SINGAPORE (Reuters) - Singapore has rebutted a report alleging illegal execution practices in the city-state and ordered Yahoo and others to attach fake news notices on posts and articles that shared the allegations.
The report by Malaysian rights group Lawyers for Liberty last week said that Singapore prison officers were instructed to snap prisoners’ necks by kicking them in the event the rope breaks during hangings. It said the report was based on information from an unnamed prison officer in Singapore.
The wealthy city-state carried out 13 hangings in 2018, the latest official data shows, 11 of which were for drug offences for which it has some of the strictest laws in the world. Amnesty International said it was the first year since 2003 that the number of hangings reached double-digits.
“The statement...contains untrue, baseless and preposterous allegations about the use of unlawful methods in judicial executions,” Singapore’s ministry of home affairs said on Wednesday, adding that no such methods were taught or approved, and that the rope used for executions has never broken.
The ministry instructed the rights group to carry a correction notice on the article under its new fake news law. It sent similar instructions to an activist and media commentator, a blog and the local news site of U.S. web services firm Yahoo.
Lawyers for Liberty founder N.Surendran said he stood by the statement and would not comply with the correction order.
“Singapore has no jurisdiction to interfere with the rights of Malaysian citizens to freedom of expression... Their attempt to extend their jurisdiction upon Malaysians across the causeway is provocative and absurd,” N. Surendran said.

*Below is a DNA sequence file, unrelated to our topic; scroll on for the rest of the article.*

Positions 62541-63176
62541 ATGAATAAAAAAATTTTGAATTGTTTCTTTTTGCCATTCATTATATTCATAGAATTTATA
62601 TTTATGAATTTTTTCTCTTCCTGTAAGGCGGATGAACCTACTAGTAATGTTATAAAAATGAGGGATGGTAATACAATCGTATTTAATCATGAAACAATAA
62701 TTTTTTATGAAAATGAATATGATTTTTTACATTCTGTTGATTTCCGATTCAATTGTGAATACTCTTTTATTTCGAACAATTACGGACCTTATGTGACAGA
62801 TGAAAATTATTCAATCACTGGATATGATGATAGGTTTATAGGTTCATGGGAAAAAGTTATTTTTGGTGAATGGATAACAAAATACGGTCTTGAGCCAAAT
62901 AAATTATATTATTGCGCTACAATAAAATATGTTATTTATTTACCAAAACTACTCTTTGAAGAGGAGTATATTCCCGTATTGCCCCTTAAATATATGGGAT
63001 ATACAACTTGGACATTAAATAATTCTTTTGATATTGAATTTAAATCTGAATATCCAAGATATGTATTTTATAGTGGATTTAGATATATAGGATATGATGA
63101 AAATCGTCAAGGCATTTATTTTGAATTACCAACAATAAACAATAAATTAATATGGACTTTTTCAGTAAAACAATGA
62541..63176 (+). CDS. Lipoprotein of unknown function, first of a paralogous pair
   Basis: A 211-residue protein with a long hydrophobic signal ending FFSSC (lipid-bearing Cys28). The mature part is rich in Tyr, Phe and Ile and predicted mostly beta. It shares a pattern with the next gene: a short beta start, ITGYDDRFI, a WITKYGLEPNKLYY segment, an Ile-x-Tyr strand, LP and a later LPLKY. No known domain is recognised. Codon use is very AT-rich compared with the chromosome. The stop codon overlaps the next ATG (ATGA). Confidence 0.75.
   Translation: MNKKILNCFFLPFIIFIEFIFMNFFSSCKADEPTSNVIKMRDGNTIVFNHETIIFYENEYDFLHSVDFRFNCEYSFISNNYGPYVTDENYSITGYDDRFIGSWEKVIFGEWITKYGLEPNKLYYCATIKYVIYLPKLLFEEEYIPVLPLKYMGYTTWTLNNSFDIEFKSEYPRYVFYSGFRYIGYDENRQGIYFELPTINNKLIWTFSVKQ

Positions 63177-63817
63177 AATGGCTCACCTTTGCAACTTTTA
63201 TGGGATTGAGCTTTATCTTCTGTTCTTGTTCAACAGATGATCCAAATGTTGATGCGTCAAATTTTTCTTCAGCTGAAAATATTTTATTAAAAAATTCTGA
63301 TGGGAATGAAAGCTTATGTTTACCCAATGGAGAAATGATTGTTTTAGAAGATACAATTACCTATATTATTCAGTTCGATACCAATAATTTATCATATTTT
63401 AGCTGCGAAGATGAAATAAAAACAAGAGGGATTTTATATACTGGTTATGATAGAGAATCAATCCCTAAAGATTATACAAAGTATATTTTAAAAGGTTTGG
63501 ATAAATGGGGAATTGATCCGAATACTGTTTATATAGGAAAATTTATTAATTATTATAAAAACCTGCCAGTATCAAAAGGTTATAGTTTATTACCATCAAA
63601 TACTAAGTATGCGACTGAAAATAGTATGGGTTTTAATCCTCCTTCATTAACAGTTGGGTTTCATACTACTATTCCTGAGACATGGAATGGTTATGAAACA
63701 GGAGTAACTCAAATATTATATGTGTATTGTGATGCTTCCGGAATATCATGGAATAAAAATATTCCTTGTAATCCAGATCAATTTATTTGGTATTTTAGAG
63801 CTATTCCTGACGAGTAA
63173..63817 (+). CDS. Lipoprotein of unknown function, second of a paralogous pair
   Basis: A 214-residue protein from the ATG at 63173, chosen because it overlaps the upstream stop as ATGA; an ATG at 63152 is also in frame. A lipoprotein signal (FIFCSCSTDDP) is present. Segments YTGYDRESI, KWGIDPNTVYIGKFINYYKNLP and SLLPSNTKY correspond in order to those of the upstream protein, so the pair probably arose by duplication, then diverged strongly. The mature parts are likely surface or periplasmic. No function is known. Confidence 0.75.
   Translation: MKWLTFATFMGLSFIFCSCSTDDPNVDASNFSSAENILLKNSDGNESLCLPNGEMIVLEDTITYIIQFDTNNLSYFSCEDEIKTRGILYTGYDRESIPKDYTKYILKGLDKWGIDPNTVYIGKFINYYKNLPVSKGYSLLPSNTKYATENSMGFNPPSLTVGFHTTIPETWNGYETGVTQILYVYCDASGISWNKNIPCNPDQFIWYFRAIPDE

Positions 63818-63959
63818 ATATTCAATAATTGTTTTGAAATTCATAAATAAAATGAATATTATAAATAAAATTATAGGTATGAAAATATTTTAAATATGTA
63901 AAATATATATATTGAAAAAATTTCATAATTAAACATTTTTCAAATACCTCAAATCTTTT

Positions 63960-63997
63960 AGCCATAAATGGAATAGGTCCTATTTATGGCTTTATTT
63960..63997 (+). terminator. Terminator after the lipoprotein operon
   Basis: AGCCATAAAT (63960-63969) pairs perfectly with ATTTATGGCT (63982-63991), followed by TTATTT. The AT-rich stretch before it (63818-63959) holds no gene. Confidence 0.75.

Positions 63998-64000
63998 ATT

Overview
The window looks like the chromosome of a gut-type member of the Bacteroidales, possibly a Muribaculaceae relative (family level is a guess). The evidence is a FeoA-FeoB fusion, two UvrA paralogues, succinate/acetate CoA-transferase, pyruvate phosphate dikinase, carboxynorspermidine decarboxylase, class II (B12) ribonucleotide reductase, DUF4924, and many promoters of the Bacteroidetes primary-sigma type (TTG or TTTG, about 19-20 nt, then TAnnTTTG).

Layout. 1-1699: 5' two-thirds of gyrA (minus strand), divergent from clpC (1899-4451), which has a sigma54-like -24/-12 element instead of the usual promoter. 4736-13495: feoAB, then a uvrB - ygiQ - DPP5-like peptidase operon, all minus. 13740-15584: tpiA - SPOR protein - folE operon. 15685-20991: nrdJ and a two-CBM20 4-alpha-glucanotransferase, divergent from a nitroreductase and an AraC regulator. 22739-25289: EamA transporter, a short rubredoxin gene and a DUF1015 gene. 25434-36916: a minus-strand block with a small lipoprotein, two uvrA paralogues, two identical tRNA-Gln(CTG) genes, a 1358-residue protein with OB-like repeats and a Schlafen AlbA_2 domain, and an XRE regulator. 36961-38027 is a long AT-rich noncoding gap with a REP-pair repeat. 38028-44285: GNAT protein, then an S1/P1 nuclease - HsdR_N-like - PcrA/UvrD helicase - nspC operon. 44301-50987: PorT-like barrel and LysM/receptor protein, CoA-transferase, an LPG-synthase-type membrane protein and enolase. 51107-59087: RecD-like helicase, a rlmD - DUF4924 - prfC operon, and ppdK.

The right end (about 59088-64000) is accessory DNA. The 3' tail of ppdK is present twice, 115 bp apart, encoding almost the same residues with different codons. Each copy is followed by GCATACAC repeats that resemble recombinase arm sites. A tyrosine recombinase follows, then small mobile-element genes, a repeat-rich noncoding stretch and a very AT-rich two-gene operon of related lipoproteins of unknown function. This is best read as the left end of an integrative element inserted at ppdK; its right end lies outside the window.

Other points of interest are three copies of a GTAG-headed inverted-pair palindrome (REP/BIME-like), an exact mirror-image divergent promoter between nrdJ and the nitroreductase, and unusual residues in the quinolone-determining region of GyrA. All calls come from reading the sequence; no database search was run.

Yahoo Singapore, owned by Verizon Communications, posted the correction notice on its Facebook page, noting that it was “legally required” to do so “as per the order of the Singapore government”.
A spokesperson for Verizon Media said in an emailed statement on Thursday that the company “believe strongly in unbiased reporting and credible news coverage.”
The fake news law, seen as one of the most far-reaching of its kind, came into effect in October amid concern among rights groups and opposition politicians it could be used to silence criticism of the government.
The government has denied such suggestions saying the law, the Protection from Online Falsehoods and Manipulation Act (POFMA), only tackles falsehoods and that legitimate criticism and free speech would not be affected.
Since the law was first invoked in late November, most of the cases have involved political opposition figures and an opposition party.
Singapore’s communications minister has said it was a coincidence that the first few cases brought under the law were against political figures and parties.
Reporting by John Geddie; Editing by Raju Gopalakrishnan